• both change at puberty and in older adulthood.
• both produce testosterone (women in ovaries and adrenal glands, men in testes and adrenal glands).
Genetic Male XY/Female XX Differences:
• women have a cyclic hormone release pattern.
• men have a constant hormone release pattern.
• women menstruate, men do not.
• women can get pregnant , men cannot.
• women go through menopause and lose their fertility completely, men do not.
While these are the “facts”, they can be interpreted very differently and are often misconstrued for political and other reasons. I discuss these implications in detail in my courses. Here is a brief overview:
Implications of Genetic Male XY/Female XX Similarities and Differences:
• women and men are more similar than different.
• your perception of similarities and differences can be a factor in getting stuck in a sexual rut.
• biological sex influences, but does not determine sexual identity or human potential.
2. Gender Identity
Gender Identity is the internal picture of what it means to be a man or woman (or both/neither).The LGBTQ movement has shown that there is tremendous variation in how biological men, women, and intersex folks perceive themselves.
Gender identity exists along a continuum of masculinity and femininity that is influenced by a host of factors that include but are not limited to: genetic inheritance, parenting, experience and learning, mainstream culture and subcultures, societal institutions, and media. While gender Identity is fluid and can change over the course of your lifetime, it is formed by age 3.
3. Gender Role
Gender Role is the outward portrayal (your behavior) of gender identity. It includes everything from clothing and personal adornment (jewelry , tattoos, make-up etc.) to career choice and place of residence.
Gender role is usually consistent with gender identity. People usually act, dress, and behave in ways that are consistent with how they view themselves as men, women, both, or neither. People suffer from emotional distress when they are compelled to adopt gender roles that do not mesh with their gender identities.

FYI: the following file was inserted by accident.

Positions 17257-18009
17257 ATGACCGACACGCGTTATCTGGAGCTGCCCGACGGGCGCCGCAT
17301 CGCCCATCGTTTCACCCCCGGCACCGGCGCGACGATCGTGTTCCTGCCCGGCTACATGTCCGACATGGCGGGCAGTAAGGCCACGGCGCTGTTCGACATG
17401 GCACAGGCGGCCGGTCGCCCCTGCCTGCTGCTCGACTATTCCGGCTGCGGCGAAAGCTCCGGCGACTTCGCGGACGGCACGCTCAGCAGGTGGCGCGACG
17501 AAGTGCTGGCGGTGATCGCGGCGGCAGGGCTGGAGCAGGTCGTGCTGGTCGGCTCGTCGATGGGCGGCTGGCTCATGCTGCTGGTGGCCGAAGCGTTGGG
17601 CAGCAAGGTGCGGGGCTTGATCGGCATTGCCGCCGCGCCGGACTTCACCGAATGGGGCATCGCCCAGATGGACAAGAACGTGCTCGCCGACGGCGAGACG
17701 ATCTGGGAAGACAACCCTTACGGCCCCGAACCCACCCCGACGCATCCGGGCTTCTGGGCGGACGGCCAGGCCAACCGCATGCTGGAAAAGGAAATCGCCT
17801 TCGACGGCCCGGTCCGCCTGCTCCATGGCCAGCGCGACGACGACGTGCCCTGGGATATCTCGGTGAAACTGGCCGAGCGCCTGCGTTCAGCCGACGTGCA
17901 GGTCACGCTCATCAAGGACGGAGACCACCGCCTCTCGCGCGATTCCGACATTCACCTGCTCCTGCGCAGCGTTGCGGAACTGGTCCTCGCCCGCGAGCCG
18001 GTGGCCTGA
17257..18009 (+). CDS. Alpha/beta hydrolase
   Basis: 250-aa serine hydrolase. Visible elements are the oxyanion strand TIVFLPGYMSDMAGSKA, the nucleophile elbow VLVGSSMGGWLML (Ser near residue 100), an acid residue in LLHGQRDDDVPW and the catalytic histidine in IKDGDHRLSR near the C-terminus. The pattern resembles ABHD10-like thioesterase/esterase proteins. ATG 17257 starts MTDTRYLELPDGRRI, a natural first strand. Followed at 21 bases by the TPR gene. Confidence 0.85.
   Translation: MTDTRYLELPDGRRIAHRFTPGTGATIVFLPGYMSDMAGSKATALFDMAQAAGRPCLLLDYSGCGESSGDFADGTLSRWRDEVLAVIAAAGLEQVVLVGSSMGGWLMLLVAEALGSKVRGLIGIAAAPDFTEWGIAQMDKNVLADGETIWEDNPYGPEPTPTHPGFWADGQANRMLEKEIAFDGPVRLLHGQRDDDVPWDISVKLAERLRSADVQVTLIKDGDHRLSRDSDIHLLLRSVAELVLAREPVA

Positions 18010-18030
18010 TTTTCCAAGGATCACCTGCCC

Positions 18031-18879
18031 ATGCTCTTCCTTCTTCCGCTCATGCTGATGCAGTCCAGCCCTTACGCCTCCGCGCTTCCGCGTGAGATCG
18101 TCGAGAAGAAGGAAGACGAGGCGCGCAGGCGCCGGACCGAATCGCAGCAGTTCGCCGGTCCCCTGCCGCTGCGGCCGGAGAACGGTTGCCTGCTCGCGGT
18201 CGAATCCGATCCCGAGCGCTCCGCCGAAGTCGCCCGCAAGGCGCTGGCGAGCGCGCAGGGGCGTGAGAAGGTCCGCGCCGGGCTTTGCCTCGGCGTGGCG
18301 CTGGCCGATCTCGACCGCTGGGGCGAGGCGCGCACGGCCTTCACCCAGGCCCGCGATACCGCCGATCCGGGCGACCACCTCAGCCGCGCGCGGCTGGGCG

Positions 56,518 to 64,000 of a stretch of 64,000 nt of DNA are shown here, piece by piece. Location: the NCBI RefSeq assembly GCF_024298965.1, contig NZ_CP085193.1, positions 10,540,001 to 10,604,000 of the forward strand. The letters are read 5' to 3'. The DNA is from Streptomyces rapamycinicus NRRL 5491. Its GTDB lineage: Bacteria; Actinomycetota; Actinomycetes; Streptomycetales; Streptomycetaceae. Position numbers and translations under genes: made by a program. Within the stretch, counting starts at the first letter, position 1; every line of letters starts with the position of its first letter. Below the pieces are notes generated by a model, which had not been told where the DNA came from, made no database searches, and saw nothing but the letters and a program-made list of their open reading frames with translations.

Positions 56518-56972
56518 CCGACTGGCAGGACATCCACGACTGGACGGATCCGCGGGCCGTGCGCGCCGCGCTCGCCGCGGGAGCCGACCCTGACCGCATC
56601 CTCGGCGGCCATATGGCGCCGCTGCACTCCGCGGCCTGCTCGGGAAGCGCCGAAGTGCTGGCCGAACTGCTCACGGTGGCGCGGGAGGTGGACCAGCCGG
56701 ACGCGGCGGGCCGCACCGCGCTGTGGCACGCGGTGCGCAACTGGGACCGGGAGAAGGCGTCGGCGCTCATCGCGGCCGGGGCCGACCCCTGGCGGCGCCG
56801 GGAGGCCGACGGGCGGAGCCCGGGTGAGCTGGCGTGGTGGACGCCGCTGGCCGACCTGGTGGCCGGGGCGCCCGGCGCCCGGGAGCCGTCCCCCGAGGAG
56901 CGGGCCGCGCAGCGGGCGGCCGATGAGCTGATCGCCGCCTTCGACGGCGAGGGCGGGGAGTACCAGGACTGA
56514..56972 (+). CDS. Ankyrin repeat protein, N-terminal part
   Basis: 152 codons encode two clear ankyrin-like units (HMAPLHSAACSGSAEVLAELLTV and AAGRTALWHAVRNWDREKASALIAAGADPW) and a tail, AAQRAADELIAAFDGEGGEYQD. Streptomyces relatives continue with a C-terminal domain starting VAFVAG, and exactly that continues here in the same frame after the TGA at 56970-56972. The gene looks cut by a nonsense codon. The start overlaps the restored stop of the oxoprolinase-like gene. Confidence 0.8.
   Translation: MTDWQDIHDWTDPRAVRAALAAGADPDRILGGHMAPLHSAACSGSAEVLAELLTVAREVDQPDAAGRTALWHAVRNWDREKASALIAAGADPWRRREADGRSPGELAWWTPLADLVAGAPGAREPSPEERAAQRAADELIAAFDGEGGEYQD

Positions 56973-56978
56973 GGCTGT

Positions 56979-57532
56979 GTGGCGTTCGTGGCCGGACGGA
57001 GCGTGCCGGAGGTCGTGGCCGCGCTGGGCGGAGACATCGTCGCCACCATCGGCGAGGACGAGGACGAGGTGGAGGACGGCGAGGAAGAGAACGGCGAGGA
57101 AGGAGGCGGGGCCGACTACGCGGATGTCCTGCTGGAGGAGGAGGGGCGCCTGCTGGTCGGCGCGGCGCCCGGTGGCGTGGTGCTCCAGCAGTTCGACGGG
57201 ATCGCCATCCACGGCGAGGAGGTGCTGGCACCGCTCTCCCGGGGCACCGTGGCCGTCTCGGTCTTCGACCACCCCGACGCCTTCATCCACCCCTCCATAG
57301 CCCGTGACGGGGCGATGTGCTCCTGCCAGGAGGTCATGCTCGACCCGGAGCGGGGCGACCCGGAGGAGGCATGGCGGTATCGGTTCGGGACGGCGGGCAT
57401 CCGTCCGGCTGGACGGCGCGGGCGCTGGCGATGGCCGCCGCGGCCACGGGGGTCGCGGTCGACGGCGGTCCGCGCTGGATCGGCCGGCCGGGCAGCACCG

In my course I discuss how there is no correct or preferred gender identity or gender role. My only concern is helping people be true to themselves and live lives that are consistent with their sexual values.
4. Sexual Orientation/Preference
I define sexual orientation, also referred to as sexual preference as the adult, free choice of sexual partners (who you desire and who you have sex with). I use the two qualifiers “adult” and “free choice” intentionally. The three most common sexual orientations are heterosexual (opposite sex partners), homosexual (same sex partners), and bi-sexual (both sex partners).
I use the word “adult” because adolescents and young adults often experiment with same and opposite sex partners before their adult sexual orientation is formed. In addition, it is becoming more common for adults to change their sexual orientation after years of behaving in a particular way.
I use the qualifier “free choice” because people who are incarcerated, are victims of rape, incest, or other forms of sexual abuse are not exerting their free will. Free choice implies behaving intentionally without coercion.
5. Sexual Behavior
I like to expand the notion of sexual behavior to go beyond merely the specific sexual acts people engage in and include the number and types of partners and relationships, and the level of sexual activity.
Expanding the concept of sexual behavior this way gives a much broader of view of a person’s sexuality.
There is a wide range of sexual behavior that includes.
• Kissing/making out.
• Masturbation/fantasy (with or without sex toys).
• Cunnilingus (mouth-vulva).
• Fellatio (mouth-penis).
• Analingus (mouth-anus).
• Vaginal intercourse.
• Anal intercourse.
All of these behaviors can be practiced safely and are valid sources of sexual expression.
My courses take a values-neutral stand on sexual orientation and sexual behavior. They are based on the position that there is no inherently right or wrong, or good or bad sexual orientation or behavior pattern with legal, moral, and ethical exceptions. For example, my courses do not support any illegal sexual behavior or coercive sex. They also do not support sexual behavior that goes against one’s sexual values, morals, and ethics.
The underlying goal of my Great Sex From the Inside Out Course is to help people behave sexually in ways that are consistent with their personal and relationship sexual values.